What is up with all these rappers wanting to be rock stars? Remember Eyedea? Yeah, probably not. He was poised to be the next big thing after gaining attention for a number of notorious battle rap victories. He released two albums with partner DJ Abilities that highlighted his narrative-raps, which were mostly ignored by even the most well-traveled backpackers. Now he’s largely abandoned hip-hop and is performing around Minneapolis with a terrible rock band called Carbon Carousel (check their MySpace comments to see some major haterage). This phenomenon isn’t confined to underground rap either: even Dipset is walking around like rock star gangstas. As Juelz Santana says: “They see me and start cheering / Rock star life / Santana Van Halen”. Need more examples? Gym Class Heroes, the last half of Shock Value, Lil’ Wayne in the “Leather So Soft” video. ‘Nuff said. But of all these, the least depressing is Anticon co-founder Sole’s (nee Tim Holland) dissolution into a parodic, gibbering mess. It’s been a long time coming.
Check it as I hold in my hand a flyer for a headlining show with “Sole of Anticon w/ Sky Rider”, a ridiculous country, hip-hop, emo-rap hybrid with superstar Holland front-and-center. Almost on par with Eyedea’s, sorry, Mike’s, embarrassing attempt at becoming an indie-rock star, Sole is slightly redeemed because his new project doesn’t completely abandon hip-hop. His band plays a few songs sans Sole, then he plays with them, and eventually he acquiesces and plays “Da Baddest Poet”. But Sole has always been more vision than talent, with only a handful of hip-hop records under his own name and one great record with previous Anticon supergroup Deep Puddle Dynamics. So, why do I care if Sole is shying away from hip-hop? Buck 65 caught the same flack when he released Talkin’ Honkey Blues, but I love Buck, because the difference is that he’s pushing into uncharted waters, a sort of rap Woody Guthrie. Sole is just angrily confounding. When he’s not recording with SkyRider, he’s recording under the alias Mansbestfriend, which is his outlet for self-production (or, as the press release says: “the product of Tim teaching himself to make music”). On his latest Mansbestfriend release, he’s keeping the moniker but throwing out the rapping.
Like its album artwork (my vote for worst of the year), Poly.Sci.187 is rough—all erratic electronic collages and lo-fi samples (check the YouTube video sampling “Spin the Humans”) with nary a rhyme in sight (so, in some ways it’s similar to Sole’s hip-hop work, har har). Like Mike Schiller said in his review of Live from Rome, Sole is still “pissed off about something. Problem is, I’m not sure even he knows just what he’s pissed off about.” In 2004, Sole put action to all those love-it-or-leave-it threats and left his Flagstaff, Arizona, home and relocated to Barcelona, Spain. He’s back now, still pissed off, and as the Emma Goldman sampling opener hints at, he’s back under some vague idea of affecting change instead of running away. If Poly.Sci.187 is supposed to be his powerful political work, he should relocate again and rethink his manifesto.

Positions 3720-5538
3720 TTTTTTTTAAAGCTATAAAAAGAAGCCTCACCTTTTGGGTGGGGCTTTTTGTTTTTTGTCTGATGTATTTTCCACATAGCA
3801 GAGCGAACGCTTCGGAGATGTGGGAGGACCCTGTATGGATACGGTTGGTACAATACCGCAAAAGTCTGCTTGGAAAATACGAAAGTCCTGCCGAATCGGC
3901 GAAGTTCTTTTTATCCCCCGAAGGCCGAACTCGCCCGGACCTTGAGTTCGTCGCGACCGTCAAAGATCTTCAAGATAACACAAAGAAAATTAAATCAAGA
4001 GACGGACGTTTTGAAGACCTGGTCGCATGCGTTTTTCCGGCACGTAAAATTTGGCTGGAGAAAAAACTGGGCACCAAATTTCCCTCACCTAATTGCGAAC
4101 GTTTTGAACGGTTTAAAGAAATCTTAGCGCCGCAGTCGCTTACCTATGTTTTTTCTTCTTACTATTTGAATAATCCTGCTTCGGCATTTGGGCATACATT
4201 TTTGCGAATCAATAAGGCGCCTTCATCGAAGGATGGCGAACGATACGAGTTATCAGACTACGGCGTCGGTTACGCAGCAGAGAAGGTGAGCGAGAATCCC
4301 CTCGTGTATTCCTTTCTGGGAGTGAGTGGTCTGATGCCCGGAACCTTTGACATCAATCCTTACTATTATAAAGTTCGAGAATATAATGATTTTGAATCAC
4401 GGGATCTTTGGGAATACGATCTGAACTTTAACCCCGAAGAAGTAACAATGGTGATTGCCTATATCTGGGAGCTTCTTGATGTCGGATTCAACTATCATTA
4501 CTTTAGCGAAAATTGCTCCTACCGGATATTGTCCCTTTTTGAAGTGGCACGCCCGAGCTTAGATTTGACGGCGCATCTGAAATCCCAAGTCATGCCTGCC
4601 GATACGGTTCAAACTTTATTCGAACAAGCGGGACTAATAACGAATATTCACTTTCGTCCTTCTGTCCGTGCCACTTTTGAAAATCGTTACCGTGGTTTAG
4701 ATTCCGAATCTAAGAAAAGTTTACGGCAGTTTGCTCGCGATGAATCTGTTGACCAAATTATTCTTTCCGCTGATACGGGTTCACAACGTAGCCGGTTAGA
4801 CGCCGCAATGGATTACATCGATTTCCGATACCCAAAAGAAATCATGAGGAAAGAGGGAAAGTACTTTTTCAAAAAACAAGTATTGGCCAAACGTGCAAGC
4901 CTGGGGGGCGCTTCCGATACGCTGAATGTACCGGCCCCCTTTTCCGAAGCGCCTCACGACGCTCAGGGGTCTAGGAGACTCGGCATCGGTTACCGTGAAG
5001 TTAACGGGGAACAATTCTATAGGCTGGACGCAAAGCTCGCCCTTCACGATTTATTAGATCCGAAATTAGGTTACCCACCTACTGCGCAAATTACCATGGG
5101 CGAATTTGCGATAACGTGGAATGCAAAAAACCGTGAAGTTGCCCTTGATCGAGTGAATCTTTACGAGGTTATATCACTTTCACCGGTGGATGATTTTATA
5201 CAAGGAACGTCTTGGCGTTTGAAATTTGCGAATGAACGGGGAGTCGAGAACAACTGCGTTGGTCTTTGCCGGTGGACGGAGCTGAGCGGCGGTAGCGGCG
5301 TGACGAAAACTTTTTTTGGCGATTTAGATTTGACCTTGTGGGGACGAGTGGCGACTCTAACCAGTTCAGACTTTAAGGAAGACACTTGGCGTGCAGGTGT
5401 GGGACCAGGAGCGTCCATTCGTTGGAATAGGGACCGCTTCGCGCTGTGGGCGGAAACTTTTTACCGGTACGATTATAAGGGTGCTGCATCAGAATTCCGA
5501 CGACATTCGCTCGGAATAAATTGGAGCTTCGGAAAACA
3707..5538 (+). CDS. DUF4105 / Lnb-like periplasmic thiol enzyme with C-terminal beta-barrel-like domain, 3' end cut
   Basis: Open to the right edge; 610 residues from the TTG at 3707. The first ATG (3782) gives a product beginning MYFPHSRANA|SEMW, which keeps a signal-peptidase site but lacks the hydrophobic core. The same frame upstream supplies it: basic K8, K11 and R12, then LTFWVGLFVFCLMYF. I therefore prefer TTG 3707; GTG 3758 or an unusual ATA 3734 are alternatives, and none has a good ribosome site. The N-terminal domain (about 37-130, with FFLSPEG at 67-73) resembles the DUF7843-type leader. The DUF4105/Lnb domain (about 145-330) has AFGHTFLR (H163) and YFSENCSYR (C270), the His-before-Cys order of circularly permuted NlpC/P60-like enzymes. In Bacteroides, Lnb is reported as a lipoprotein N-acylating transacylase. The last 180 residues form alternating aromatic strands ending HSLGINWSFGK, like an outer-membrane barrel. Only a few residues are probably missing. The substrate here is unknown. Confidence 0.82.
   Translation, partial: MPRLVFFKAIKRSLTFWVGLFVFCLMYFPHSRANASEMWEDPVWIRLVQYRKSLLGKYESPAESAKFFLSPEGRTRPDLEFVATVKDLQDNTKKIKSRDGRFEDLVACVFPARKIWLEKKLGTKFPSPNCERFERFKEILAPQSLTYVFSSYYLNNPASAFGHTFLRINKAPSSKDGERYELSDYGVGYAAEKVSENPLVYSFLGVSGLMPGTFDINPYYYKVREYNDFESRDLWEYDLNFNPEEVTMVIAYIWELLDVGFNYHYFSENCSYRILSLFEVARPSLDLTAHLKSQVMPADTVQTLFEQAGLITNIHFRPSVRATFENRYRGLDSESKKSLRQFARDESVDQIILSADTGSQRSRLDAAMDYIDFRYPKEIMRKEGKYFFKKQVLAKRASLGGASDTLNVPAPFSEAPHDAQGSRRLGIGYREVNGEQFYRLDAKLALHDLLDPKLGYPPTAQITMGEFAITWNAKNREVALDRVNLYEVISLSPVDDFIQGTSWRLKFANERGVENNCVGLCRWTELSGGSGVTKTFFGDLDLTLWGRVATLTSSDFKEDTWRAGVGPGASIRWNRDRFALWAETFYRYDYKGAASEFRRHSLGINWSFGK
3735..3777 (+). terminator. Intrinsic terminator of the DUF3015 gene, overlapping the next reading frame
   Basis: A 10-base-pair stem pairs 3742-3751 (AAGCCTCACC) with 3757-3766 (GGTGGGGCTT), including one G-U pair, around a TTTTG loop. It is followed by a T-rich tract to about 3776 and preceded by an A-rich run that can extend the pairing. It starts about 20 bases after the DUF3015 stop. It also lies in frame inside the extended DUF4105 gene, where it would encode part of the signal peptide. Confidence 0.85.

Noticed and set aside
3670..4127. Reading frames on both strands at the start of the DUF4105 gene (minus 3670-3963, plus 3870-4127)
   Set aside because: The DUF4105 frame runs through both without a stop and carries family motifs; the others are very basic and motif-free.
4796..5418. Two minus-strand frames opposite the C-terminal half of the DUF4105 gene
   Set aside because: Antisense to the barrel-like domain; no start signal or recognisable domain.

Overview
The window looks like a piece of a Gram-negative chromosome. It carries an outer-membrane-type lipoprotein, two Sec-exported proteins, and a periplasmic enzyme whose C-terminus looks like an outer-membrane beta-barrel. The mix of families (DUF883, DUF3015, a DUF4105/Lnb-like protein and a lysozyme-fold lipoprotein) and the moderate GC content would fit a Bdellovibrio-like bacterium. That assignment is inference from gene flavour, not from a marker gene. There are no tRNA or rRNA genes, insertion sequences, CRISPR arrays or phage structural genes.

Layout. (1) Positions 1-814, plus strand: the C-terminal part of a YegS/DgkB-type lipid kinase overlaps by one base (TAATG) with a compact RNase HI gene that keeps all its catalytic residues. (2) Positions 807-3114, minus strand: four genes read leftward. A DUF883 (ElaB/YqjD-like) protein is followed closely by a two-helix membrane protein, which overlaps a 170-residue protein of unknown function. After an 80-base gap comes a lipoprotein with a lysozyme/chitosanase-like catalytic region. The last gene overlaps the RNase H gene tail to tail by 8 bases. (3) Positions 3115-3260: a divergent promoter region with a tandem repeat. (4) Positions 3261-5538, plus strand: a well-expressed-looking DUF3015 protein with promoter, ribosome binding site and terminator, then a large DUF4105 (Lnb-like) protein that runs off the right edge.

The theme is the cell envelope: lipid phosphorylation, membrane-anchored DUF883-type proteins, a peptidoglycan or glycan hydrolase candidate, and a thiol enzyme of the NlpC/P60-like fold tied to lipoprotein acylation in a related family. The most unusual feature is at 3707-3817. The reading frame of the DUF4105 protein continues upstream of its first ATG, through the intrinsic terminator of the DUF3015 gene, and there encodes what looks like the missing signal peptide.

Poly.Sci is, of course, political science—187 is the police code for homicide. If Holland thinks he’s murdering this political shit, he’s hilariously mistaken. To find the political meanings in these instrumentals, you’ll have to dig a little. “Allieverwanted” initially bursts with some actual beatage and seriously heavy synths, but then falls apart as a sample of Sole himself slithers in, “All I ever wanted was a place to call my own”. “Party Till We Drop” is probably suppose to be funny with its flangered, torn up techno-vibes—a sort of anti-club, anti-complacency sonic-diatribe. “The Teachings of Leviticus” is a little more difficult; I don’t know how a Bible reading detailing the punishment for bestiality and fortune telling is political, but the song’s beat, a spacey keyboard scale and a syncopated drum break, is the closest thing to hip-hop on the record.
It’s hard to imagine Holland’s mindset: Poly.Sci.187 is easily the weakest recording in his catalogue, a tossed-off artistic diversion that hardly anyone besides his closest friends and labelmates will hear, or care about. In a tellling sample on “50 at 30”, speaking with an air of defeat, a man says “I don’t know what to do now in life. I am lost. All my philosophy has failed me”. It seems like Holland can relate, which makes Poly.Sci.187, and its impetus, all the sadder.
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